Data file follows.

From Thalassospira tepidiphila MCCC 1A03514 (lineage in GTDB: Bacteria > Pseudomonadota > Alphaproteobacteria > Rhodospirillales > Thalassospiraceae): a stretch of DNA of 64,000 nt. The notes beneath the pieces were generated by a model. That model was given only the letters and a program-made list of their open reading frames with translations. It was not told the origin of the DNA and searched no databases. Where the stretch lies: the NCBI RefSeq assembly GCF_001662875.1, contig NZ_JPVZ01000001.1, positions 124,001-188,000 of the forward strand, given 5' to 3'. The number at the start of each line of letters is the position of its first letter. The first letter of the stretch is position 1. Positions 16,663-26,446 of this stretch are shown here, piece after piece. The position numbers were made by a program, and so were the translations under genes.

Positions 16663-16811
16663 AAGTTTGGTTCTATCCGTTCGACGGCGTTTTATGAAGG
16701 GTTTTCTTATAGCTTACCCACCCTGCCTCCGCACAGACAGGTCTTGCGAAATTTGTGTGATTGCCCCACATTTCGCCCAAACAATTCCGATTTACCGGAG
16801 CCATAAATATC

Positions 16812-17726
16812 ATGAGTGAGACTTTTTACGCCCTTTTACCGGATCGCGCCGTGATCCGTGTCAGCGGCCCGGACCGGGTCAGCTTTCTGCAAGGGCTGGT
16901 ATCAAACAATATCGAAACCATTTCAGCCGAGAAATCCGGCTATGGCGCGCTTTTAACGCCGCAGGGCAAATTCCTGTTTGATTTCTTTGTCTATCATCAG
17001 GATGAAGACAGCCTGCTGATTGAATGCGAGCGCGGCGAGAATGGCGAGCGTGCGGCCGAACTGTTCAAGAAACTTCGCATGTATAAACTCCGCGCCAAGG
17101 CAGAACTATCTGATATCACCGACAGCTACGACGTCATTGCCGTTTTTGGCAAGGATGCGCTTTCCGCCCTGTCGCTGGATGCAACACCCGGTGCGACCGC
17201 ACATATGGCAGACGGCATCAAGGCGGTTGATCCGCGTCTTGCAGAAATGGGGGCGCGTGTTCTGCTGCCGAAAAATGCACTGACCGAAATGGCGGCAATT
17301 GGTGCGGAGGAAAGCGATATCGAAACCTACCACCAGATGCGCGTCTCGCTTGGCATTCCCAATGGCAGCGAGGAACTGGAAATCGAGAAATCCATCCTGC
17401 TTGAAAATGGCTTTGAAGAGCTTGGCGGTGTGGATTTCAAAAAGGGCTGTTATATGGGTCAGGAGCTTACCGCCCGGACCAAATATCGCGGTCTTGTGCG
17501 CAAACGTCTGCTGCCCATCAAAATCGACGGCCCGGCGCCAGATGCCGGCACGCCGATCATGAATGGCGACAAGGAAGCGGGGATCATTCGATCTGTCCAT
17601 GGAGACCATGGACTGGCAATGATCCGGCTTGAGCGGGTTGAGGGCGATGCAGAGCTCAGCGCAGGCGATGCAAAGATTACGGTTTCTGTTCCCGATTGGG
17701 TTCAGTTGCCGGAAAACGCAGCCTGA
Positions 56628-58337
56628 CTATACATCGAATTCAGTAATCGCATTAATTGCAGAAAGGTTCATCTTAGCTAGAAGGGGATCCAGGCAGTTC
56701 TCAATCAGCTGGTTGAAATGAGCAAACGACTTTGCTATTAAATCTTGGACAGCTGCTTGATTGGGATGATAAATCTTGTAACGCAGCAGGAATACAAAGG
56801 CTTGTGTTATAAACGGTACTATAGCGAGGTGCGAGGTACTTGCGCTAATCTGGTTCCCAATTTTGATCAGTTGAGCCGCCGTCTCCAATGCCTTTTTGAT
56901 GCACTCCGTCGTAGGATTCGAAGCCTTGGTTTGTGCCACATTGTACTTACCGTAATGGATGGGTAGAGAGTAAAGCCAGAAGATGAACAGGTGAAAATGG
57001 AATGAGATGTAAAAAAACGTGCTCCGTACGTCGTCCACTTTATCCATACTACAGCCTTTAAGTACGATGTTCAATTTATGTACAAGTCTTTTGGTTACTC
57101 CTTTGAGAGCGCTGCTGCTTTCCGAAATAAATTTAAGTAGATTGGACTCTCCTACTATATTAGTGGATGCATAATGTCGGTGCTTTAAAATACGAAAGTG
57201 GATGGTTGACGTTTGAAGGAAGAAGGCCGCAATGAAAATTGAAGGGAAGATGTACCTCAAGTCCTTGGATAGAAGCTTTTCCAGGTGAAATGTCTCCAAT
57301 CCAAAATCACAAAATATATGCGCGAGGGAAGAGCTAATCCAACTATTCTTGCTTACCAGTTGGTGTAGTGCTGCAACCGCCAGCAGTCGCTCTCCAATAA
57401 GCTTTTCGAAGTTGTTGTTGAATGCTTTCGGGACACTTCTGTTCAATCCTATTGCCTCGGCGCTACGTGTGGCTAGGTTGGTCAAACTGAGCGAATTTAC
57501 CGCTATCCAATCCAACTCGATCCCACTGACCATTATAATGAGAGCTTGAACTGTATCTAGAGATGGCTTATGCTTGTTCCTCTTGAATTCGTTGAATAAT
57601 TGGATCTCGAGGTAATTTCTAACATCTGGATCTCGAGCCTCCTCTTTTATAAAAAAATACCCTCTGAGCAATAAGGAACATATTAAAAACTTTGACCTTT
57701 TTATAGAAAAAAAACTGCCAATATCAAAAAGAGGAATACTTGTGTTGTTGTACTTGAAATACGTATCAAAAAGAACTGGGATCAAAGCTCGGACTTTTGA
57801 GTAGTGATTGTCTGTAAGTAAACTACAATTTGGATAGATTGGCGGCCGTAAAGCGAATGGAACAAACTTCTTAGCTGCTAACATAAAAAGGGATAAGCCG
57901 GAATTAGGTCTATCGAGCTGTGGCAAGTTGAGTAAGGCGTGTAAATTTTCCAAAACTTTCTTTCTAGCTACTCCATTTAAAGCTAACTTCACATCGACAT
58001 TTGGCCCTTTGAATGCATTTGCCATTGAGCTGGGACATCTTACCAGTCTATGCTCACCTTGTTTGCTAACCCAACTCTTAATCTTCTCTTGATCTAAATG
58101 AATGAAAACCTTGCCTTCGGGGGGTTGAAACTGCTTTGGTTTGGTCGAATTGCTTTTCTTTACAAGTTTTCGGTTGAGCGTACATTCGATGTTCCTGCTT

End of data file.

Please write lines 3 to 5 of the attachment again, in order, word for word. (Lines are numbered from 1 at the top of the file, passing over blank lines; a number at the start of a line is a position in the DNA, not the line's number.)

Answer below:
16663 AAGTTTGGTTCTATCCGTTCGACGGCGTTTTATGAAGG
16701 GTTTTCTTATAGCTTACCCACCCTGCCTCCGCACAGACAGGTCTTGCGAAATTTGTGTGATTGCCCCACATTTCGCCCAAACAATTCCGATTTACCGGAG
16801 CCATAAATATC